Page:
One point that’s commonly recommended for morning sickness is called P6 (or Neiguan) and is located a couple of inches above the wrist on the inside of the arm. Many people even recommend Sea-Bands for morning sickness which are bands made to combat motion sickness and are designed to stimulate this point.

While P6 is a great all-purpose point for nausea, it’s not the best choice for morning sickness specifically. There is another point called KD27 (or Shufu) that is a much better (if lesser known) option. This is the point I credit with keeping me sane during my first trimester… While it didn’t completely eliminate my nausea, wearing tacks designed to constantly stimulate this point kept my discomfort to a minimum and relegated my morning sickness to the evening hours, allowing me to work comfortably all day. If I took the tacks off for too long, I’d be hit with all day queasiness that would make me want to curl up in bed all day and hide.

While I strongly recommend seeing an acupuncturist to locate this point properly (see www.POCAcoop.com to find a low-cost community acupuncture clinic near you), you can locate and stimulate these points on your own if that’s not a possibility.

How to locate KD27:
To locate the point, stand in front of a mirror and locate your clavicle (the horizontal bone that runs along the top of your chest and connects your breastplate to the top of your shoulders). Feel along the top of the clavicle toward the center of your chest until you feel the place where the clavicle meets the breastbone on each side. Now move your fingers down and slightly outward until you feel a slight indentation where the bottom of your clavicle meets the breastbone. Press around in this area until you find a a point that is more sensitive than the rest of this area. The sensitive point in this indentation is KD27.

How to stimulate Kd27:
There are several ways to stimulate this acupuncture point.

First, you can use basic acupressure techniques. When feeling nauseated, locate this point and use the tip of your index finger to rub it firmly, using a small circular motion. You can also press on the point, applying firm pressure for at least 30 to 45 seconds. Acupressure at this point may help relieve acute nausea, but will probably not do much to prevent feelings of morning sickness unless you are stimulating this point constantly throughout the day.

The next most effective technique is to apply seeds or beads that will keep constant pressure on the points. These seeds (commonly called “ear seeds” since they’re often used to stimulate points on the ear) are available through acupuncturists, or they can be ordered on Amazon. Traditionally the seeds used by acupuncturists are from the vaccaria plant and are attached to a paper or woven adhesive backing, similar to a band-aid. Some acupuncturists now use beads made of gold, silver, or even magnets instead of vaccaria seeds, although I prefer the traditional seeds myself. These seeds can be applied to KD27 and worn for extended periods, then replaced when the adhesive backing comes loose from the skin.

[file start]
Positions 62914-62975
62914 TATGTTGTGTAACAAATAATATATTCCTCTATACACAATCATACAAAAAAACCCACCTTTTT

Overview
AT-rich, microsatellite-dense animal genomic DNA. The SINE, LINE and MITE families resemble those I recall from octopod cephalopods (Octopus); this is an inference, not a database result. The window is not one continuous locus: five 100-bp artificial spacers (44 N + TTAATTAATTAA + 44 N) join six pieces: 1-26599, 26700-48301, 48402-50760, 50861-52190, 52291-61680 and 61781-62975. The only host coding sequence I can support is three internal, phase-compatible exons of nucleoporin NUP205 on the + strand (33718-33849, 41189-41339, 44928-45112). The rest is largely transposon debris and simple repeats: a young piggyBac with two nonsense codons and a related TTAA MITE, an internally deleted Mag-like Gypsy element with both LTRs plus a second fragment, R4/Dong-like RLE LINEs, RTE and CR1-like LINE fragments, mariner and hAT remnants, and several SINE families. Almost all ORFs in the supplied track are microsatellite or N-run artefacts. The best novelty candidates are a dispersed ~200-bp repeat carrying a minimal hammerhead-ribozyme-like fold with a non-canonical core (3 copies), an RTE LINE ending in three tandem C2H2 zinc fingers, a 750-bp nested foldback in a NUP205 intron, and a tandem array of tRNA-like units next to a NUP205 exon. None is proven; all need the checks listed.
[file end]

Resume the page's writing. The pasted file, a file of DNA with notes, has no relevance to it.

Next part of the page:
The third option, which is by far the most effective, is using tiny acupuncture tacks that pierce the skin and can also be worn long term. Similar to vaccaria seeds, the needles are attached to an adhesive backing and can be replaced when the adhesive starts to lose its stickiness. Although I highly recommend having tacks initially placed by an acupuncturist (you can replace them yourself after your initial treatment), they are also readily available on Amazon.

You may feel a small pinch when the tacks are first applied, but they are completely painless once in place. Although infection at the needling site is extremely uncommon (I’ve never seen an infection from acupuncture needles or tacks during my ten years in practice), the skin should be wiped clean with alcohol to remove bacteria before inserting the tacks.

Each of these methods can be used continuously until morning sickness begins to subside, usually around 12 to 14 weeks.

Have you tried using acupuncture or acupressure for morning sickness? Did it work? Let me know in the comments below!